My great-grandfather, Joseph Smarsh, was born on a farm in Pennsylvania then raised, lived and died on a south-central Kansas farm. He was a farmer through and through. He, like the majority of our agrarian ancestors, did very little that we would today consider “newsworthy.”
But then we forget what constituted “news” 100+ years ago.
“Buys Land Cheap – Joseph Smarsh Buys a Farm for $1,500”
This was the headline of a newspaper article in The Wichita Eagle dated Saturday Morning, April 20, 1901. Seriously, my great-grandfather apparently got a deal on some land, and it made the morning news! I can’t even begin to imagine a similar headline crossing the pages of a modern newspaper or even a digital news outlet. Who would talk about the price they paid for land to a reporter?
What’s even more amazing is the detail to which the reporter indulges in crafting a full narrative of Joseph Smarsh’s good fortune. Maybe Joseph had a good shot of whisky and was happy to have an audience with which to relate his tale. We won’t know, but we do learn a tremendous amount about this business exchange from the story. Here are a few fun tidbits that help illuminate the life of an ancestor, whom I never met and preceded my presence on this Earth by 100 years.
Great Detail About Joseph Smarsh
- He lived in the “prosperous German settlement northwest of this city (Wichita).” Really? St. Mark’s Kansas was considered prosperous? It looks like any other farm community sans stop signs or stop lights to me!
- Apparently, the locals, including Joseph Smarsh, “have a great faith in the country (Arkansas Valley)” that exceeds those “back east.” This gives the locals an ability to buy out easterners at a great bargain.
- Joseph pulled up to a “high stool at a Main Street (Wichita) restaurant and ordered a porterhouse steak” as he laughed and began to share his story to the reporter. He ate a porterhouse steak at a restaurant! He’s doing well for himself, and maybe treated himself to celebrate his good fortune.
- The story of how he got the deal on the land goes something like this, “(he) was in town a couple of days ago when Michael Block (a real estate agent?) told him that a mortgage company back east told him to sell a half-section of land in Reno County [that’s near Wichita, specifically Hutchison if you are familiar with the area] for $1,500. That was less than $5 an acre.” You see even in 1901 the prevailing price for good farm land was $40/acre. If the land was good, it was indeed a heck of a price!
- Joseph “went up to Reno County and found that it was all good for pasture and half of it good farm land.”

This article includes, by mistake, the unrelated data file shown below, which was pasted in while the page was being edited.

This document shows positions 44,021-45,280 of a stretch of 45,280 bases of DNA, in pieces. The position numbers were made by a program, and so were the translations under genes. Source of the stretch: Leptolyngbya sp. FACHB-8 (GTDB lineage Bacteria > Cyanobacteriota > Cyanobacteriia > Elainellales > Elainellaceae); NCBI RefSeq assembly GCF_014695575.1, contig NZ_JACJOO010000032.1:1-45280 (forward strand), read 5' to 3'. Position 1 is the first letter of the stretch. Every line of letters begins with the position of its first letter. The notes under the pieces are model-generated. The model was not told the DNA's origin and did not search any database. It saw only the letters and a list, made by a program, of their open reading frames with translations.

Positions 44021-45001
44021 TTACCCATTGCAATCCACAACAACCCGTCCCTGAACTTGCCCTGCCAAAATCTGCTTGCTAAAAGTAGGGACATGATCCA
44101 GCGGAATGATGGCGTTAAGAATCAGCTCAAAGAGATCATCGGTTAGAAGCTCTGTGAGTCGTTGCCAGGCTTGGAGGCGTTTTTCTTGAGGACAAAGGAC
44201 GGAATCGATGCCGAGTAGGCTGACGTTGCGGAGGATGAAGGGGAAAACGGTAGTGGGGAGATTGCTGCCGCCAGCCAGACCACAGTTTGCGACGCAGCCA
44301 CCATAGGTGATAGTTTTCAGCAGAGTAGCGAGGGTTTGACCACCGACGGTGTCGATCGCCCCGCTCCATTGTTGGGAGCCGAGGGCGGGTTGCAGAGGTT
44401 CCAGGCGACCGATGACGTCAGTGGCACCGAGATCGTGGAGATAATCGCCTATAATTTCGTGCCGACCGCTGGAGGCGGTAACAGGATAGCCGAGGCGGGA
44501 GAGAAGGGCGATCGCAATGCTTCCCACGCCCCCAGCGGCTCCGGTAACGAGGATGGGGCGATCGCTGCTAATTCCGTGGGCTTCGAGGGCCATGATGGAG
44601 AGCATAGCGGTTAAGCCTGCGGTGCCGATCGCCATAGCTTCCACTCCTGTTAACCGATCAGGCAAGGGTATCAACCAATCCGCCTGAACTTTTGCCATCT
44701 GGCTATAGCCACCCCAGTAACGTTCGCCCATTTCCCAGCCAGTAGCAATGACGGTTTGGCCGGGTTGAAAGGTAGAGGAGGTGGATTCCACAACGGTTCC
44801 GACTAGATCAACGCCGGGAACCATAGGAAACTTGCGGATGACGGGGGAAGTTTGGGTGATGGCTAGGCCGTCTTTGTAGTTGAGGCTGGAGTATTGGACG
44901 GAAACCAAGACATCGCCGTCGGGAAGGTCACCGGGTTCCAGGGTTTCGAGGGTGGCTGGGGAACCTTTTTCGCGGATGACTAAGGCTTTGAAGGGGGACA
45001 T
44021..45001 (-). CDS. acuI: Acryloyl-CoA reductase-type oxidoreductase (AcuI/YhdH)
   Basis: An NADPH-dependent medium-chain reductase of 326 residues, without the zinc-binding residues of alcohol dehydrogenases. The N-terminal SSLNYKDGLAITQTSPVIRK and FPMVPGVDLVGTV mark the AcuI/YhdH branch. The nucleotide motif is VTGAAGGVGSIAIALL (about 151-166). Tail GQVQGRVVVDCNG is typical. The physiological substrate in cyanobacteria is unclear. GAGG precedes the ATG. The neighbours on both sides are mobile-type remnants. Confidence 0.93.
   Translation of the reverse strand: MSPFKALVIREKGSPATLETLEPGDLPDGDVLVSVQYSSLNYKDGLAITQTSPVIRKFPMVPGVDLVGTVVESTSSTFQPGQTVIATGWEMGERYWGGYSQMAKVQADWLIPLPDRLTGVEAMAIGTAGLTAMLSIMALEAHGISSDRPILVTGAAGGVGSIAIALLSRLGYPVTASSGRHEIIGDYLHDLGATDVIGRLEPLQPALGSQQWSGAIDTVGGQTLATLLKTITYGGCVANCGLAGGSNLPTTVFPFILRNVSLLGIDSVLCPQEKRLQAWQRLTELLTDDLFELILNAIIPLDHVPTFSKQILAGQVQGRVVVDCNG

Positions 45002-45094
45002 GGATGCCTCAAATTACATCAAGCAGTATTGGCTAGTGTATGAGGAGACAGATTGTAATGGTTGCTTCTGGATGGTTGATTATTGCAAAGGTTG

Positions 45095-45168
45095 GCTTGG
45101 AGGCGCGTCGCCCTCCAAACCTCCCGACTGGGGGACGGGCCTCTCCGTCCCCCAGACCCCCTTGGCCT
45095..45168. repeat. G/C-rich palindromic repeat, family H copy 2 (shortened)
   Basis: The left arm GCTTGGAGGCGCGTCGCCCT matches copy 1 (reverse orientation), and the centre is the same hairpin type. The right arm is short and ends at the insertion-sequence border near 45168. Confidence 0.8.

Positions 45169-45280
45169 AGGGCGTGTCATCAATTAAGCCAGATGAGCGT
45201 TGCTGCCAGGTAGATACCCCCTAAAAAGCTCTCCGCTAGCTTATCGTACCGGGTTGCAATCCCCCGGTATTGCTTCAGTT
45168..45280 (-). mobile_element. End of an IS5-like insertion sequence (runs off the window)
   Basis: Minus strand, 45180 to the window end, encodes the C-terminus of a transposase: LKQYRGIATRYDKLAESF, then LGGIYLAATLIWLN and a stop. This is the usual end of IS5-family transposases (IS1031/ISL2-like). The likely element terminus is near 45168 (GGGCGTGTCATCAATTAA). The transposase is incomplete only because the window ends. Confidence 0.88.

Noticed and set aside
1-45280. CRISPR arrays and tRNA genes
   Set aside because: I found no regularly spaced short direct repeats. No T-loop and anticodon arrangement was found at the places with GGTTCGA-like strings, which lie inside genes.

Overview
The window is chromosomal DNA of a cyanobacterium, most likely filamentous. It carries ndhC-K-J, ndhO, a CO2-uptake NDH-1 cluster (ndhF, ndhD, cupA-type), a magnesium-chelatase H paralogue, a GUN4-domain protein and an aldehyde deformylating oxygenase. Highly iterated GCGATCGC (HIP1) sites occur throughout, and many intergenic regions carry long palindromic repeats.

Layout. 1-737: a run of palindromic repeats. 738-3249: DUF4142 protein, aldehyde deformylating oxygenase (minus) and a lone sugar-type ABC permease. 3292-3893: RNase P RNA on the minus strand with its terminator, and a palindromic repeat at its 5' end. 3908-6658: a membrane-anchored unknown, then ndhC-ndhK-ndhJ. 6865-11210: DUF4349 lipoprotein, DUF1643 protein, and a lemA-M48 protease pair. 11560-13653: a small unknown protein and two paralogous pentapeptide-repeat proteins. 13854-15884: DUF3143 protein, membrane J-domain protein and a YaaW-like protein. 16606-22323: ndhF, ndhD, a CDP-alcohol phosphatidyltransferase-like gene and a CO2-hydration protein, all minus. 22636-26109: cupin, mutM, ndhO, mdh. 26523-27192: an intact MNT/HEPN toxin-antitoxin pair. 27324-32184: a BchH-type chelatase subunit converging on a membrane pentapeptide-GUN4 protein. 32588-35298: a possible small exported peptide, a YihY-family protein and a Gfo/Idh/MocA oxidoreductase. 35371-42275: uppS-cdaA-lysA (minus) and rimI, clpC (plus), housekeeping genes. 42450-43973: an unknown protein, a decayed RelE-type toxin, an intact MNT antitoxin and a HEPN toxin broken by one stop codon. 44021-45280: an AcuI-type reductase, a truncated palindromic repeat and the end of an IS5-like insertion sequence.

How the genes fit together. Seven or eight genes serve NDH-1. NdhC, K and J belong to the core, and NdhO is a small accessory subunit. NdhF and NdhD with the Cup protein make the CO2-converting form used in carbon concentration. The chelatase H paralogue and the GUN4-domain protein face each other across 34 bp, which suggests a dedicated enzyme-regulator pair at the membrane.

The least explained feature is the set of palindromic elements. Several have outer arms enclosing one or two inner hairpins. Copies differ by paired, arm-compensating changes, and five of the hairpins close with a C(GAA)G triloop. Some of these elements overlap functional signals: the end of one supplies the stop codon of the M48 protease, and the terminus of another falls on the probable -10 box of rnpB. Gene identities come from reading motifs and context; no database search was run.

- “Mr. Smarsh did not tarry in Reno County,” we learn. “He turned his horses heads for Wichita and when he came across the Douglas avenue bridge, a policeman threatened to run him in for fast driving, but Joe said he was going after a doctor and the cop let him pass.” OMG! He was busted for speeding and lied his way out of a ticket! Is that not priceless!
- “He drove his team to the West End Livery Barn and ordered them rubbed down and fed.” Good job, Joe! Take care of your horses.
- “He then went to Mr. Block’s office, counted out $300 and said, ‘I’ll take the land as you priced it to me. I will pay you the balance when you give me the deed’.” He had $300 cash on him! I’ve never in my life had $300 in cash on me, then again, Joseph probably didn’t have a checking account!
That’s something. As genealogists we quickly turn to newspapers for obits and marriage records, but I must say I didn’t expect to find a jewel of a story like this.
Where did I find it?
I’ve written about newspapers in this forum before, so you may recall my mentioning the Chronicling America database on the Library of Congress website. Honestly, I was looking for an obit when I came upon this article. I simply chose “Kansas” and searched the last name, “Smarsh.” Would you believe I got 52 hits? What’s extra nice about this feature is if you view the results as a “gallery,” it will highlight the name/search term (Smarsh) on the page, so you don’t have to fish through 2,000 words on a newspaper page to find the reference to your ancestor. For some reason if you view the results as a list of hyperlinks, it doesn’t highlight the names.
Check it out! Hopefully you’ll find a great article that adds life, color, and texture to your anscestors’ stories.